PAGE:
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SPECIALIST SERIES: What Is An Investible Hypothesis?

By Jay Knowles

Partner, Innovation

Many venture capitalists look for opportunities to invest in a company or a project such that if it reaches a certain inflection point, that company will become significantly more valuable, and what it will cost to get it to that point. As an example, investors often like to see how much it will cost to take a drug discovery program from idea stage through to clinical proof of concept.

It helps to consider comparable examples of biotech companies in the specific field/disease indication that has been acquired by pharmaceutical companies, when they were acquired, and for how much.

It is also helpful to consider what intermediate steps may add value along the way, and how much funding will be required to get to those discrete points, since investors may wish to fund the company incrementally rather than all at once.

These incremental funding rounds are often referred to as seed, Series A, and Series B. A seed round should validate the science outside of the academic setting, possibly through in vivo proof of concept. Series A may take you through to IND stage for the lead program, and series B may take you through clinical proof of concept.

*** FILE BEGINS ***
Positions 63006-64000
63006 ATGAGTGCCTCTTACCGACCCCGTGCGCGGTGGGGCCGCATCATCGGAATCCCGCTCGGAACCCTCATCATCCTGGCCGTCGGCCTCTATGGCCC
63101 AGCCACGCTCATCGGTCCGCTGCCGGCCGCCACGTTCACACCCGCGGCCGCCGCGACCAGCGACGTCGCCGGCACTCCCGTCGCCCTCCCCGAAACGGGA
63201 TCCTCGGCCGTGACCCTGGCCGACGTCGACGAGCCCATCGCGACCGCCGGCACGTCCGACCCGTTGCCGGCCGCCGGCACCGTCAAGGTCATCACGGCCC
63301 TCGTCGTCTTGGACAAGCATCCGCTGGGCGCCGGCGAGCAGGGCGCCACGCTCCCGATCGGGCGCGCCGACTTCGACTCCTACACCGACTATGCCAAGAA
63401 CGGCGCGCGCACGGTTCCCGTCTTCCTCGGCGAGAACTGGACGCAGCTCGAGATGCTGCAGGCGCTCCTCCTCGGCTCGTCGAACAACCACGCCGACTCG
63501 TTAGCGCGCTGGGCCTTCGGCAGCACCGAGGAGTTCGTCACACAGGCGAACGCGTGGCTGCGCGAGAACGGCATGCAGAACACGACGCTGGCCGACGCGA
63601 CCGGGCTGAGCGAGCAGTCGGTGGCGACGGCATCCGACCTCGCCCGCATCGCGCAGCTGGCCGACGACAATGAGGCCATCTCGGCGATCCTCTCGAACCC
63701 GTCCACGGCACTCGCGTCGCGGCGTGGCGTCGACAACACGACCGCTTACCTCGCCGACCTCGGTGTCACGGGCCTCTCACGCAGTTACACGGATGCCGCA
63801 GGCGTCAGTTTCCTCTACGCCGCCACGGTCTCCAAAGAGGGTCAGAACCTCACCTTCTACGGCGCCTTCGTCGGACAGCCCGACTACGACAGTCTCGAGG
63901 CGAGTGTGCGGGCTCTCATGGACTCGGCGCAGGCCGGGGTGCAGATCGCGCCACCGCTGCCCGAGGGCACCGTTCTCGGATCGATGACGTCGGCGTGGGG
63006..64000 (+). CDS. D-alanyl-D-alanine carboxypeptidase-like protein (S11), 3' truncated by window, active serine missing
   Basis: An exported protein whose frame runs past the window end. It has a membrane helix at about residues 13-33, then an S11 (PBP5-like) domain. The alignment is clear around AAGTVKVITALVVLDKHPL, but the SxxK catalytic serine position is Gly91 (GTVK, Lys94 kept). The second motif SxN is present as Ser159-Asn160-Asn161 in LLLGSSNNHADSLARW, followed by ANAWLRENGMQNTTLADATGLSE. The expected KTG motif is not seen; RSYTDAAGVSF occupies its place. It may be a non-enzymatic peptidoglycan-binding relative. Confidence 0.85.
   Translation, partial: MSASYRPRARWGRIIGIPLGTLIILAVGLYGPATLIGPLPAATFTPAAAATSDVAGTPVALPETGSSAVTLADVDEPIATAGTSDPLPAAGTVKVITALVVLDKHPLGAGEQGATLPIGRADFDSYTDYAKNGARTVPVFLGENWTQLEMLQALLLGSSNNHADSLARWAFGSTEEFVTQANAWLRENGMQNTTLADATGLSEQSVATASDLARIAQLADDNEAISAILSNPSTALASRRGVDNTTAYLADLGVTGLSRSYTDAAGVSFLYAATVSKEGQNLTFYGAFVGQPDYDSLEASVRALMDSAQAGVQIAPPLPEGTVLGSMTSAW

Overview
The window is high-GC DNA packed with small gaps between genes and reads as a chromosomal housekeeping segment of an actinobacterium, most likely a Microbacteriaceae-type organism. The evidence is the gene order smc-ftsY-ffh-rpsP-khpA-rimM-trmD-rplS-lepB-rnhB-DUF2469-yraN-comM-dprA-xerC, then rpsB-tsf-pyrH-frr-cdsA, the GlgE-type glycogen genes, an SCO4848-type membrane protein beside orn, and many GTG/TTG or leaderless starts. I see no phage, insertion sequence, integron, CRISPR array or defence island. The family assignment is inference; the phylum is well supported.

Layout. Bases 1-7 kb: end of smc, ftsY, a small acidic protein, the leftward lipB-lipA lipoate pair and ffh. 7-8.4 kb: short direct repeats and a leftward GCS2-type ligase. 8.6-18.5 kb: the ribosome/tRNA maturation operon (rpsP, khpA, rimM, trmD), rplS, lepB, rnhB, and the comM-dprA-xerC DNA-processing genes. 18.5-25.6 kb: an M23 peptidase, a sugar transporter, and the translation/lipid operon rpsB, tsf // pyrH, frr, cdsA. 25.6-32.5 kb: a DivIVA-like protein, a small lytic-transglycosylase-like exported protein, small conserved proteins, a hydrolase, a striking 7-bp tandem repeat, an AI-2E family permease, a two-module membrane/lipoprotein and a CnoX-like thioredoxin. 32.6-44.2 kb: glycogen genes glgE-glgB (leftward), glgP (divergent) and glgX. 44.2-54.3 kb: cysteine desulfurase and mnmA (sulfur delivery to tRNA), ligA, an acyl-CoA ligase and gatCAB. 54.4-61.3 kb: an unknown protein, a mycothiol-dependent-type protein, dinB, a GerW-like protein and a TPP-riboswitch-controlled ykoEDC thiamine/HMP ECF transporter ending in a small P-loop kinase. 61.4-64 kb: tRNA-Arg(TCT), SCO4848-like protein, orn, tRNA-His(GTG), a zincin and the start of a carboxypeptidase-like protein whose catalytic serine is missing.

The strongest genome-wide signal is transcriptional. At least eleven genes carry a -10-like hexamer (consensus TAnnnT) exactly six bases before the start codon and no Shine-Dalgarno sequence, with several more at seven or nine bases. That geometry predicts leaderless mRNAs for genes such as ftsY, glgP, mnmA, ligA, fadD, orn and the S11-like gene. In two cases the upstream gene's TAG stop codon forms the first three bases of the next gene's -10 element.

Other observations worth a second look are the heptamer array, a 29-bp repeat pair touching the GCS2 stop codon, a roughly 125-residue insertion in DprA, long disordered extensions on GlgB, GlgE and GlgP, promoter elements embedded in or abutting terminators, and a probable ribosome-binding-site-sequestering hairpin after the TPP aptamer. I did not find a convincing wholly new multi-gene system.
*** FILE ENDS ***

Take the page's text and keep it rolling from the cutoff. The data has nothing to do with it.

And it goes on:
Taken together, these rounds of financing add up to the investment required to test the investible hypothesis. It should help venture capitalists get a sense of how strong a syndicate is necessary, and how much capital risk they will have to take on before they can get to an exit with their investment (plus hopefully some profit) returned. At BBIC, it would be helpful to understand the investible hypothesis because that will be the route to further commercialization should the proposed experiments be successful.

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